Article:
Favourable di-, tri- and tetracarboxilyc acids for providing the ring structure may be selected from imino diacetic acid, 2-amino malonic acid, 3-amino glutaric acid, 3-methylamino glutaric acid, 3-chloro glutamic acid, 3-methoxy-carbonyl glutaric acid, 3-acetyl glutaruc acid, glutaric acid, tricarballylic acid, 3,4-bis-carboxymethyl adipic acid, 4-(2-carboxyethyl)-pimelic acid, (3,5-bis-carboxymethyl-phenyl)-acetic acid, 3,4-bis-carboxymethyl-adipic acid, benzene-1,2,4,5-tetra carboxylic acid, 4-(3-carboxy-allylamino)-but-2-enoic acid, 4,4-imino-dibenzoic acid, 1,4-dihydropyridine-3,5-dicarboxylic acid, 5-amino isophthalic acid, 2-chloro malonic acid, 3-hydroxy glutaric acid, and benzene-1,3,5-tricarboxylic acid.

Fragment coupling (fragment coupling or fragment condensation) may be performed according to standard procedures, e.g. as described in Peptide Synthesis protocols, Methods in Molecular Biology Vol. 35, Chapter 15, 303-316, Nyfeler R, Pennington M W and Dunne B M Eds., Humana Press, 1994. Accordingly, fragments may be synthesised on a solid phase, cleaved from the solid phase with full preservation of protecting groups, purified and characterised as described above. Suitable fragments may also be obtained by other techniques described above.

It is a preferred embodiment of the invention to use the above LPA method for the production of a compound of the invention.

3. Biological Activity

According to the invention the compound can bind and modulate activity of a cell surface receptor through a binding site located within the peptide sequence(s) of the compound, said binding site comprising at least one amino acid sequence of the formula


L1-A-L2-B-L3-C-L4-D-L5

    • wherein
    • one of A, B, C, D is selected from a hydrophobic amino acid residue,
    • one of A, B, C, D is selected from a basic amino acid residue, Asn or Gln,
    • one of A, B, C, D is selected from an acidic amino acid residue, Asn or Gln,
    • one of A, B, C, D is Gly or Ala, and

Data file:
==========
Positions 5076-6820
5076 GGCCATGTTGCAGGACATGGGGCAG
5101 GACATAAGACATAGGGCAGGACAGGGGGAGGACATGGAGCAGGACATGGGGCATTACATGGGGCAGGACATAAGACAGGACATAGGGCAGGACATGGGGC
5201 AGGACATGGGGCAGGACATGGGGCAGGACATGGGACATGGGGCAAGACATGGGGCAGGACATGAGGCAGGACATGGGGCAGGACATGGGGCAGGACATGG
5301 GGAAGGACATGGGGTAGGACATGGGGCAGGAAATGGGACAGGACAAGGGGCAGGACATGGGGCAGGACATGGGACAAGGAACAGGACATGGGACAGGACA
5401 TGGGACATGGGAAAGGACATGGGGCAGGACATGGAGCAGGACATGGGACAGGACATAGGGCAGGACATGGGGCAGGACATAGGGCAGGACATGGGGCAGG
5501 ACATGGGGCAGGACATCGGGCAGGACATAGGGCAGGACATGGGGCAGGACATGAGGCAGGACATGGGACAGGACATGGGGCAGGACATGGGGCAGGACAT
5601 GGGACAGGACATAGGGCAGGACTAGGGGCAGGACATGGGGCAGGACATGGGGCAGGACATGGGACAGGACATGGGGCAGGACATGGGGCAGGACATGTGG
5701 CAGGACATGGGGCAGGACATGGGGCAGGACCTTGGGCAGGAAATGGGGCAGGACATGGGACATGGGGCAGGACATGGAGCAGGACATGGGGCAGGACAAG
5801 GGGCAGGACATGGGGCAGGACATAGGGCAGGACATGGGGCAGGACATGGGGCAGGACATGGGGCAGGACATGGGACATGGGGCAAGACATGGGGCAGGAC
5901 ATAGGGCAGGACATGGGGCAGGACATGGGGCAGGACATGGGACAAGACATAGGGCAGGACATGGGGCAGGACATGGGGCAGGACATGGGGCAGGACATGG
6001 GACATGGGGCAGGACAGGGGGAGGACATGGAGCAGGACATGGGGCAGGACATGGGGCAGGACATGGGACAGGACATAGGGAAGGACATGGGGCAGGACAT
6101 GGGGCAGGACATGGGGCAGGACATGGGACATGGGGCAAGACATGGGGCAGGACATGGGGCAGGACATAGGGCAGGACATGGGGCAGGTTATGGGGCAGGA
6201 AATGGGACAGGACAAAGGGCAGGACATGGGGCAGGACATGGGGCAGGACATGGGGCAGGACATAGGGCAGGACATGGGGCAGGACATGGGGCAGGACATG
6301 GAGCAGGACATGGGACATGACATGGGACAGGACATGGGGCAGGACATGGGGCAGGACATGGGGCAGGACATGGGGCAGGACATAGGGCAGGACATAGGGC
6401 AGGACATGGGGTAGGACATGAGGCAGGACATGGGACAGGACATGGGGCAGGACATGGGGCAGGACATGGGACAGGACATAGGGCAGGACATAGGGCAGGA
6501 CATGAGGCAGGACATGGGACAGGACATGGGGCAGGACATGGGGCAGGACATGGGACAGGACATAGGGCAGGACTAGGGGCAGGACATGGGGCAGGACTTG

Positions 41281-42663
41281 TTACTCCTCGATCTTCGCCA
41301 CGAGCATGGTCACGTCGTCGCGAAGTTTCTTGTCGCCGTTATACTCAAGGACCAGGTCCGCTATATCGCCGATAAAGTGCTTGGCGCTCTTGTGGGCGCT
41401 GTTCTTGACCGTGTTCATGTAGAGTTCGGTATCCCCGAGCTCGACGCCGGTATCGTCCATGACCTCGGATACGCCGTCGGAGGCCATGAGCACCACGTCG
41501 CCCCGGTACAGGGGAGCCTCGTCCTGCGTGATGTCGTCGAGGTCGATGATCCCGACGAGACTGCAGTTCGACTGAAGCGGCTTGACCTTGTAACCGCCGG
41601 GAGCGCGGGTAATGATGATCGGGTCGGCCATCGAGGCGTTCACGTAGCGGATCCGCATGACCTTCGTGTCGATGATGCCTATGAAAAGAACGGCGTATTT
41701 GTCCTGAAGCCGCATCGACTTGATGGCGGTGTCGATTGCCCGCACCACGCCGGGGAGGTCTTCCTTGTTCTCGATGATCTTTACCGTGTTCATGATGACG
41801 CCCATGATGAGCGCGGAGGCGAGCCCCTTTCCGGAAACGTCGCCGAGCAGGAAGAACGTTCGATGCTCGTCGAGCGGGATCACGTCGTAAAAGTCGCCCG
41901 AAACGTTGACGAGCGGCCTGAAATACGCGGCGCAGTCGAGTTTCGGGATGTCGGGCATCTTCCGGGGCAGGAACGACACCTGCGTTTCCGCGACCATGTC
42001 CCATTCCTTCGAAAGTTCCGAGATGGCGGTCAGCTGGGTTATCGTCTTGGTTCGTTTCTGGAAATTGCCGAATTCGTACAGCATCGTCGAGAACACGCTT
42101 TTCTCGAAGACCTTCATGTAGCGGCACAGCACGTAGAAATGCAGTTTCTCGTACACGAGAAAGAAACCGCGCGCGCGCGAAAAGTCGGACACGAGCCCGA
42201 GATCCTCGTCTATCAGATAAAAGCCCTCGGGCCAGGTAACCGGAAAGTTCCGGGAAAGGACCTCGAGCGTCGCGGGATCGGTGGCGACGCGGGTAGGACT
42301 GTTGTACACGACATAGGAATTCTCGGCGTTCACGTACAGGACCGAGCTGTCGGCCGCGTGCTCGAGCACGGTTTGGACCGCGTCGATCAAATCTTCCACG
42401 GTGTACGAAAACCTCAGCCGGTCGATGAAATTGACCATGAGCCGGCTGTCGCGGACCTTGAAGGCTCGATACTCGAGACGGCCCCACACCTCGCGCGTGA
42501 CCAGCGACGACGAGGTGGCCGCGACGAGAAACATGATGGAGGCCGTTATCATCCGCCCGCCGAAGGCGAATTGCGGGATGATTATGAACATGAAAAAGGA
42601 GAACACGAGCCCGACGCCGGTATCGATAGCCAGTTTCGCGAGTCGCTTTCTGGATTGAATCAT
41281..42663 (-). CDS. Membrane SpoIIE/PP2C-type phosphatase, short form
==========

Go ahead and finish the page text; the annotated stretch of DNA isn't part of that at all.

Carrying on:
L1, L2, L3, L4 and L5 is selected from a chemical bond or an amino acid sequence having n amino acid residues, wherein n is an integer of from 0 to 5.

Therefore, all peptide sequences having the length of 4 to 80 amino acid residues comprising the above receptor binding structural motif are in the scope of the invention. Preferred embodiments of the peptide sequences are discussed above. The present invention in a preferred embodiment concerns a compound comprising two individual sequences, each of said sequences comprising the above motif and being capable of binding to FGFR.

Receptor

Thus, a compound of the invention is the ligand of a receptor, in particular a functional cell-surface receptor.

A cell-surface receptor is defined in the content of the present invention as any molecule comprising at least one polypeptide chain, said molecule being associated with the plasma membrane of a cell in such a way that enables said molecule to receive a signal at the outer side of the membrane, transduce the signal through the membrane, and convey said signal further by inducing a certain action on molecular level inside the cell, for example by inducing association or dissociation of molecular complexes, or initiating a biochemical reaction, for example auto-phosphorylation of the receptor, or proteolytic cleavage of the receptor leading to initiation of intracellular signal transduction.

The invention relates to a functional cell-surface receptor. By “functional cell-surface receptor” is meant that the cell-surface receptor of the invention has an identifiable group of ligands, the binding of these ligands to the receptor induces intracellular signal transduction, which results in a physiological response of the cell. The physiological response, such as for example differentiation, proliferation, survival, apoptosis or motility of a cell, depends on the ligand that is involved in the interaction with the receptor, and/or characteristics of said interaction, such as the affinity or duration, and/or a species of the cell which expresses the receptor. By the term “ligand” is defined a compound which is capable to bind to the receptor and thereby to activate or inhibit said receptor. “Activation” of a receptor is meant that after extracellular binding of a ligand the receptor became capable to transmit the effect of “ligand binding” into a cascade of biochemical reactions collectively termed “receptor signalling” or “signal transduction” inside the cell resulting in one of the above mentioned physiological responses of the cell. “Inhibition” of a receptor is meant that after extracellular binding of a ligand the receptor became “silent” or “inactive” and is not capable anymore initiate a cascade of biochemical reactions which is normally initiated in response to receptor ligand binding. According to the invention compounds featured above are capable of activation or inhibition of a functional cell-surface receptor.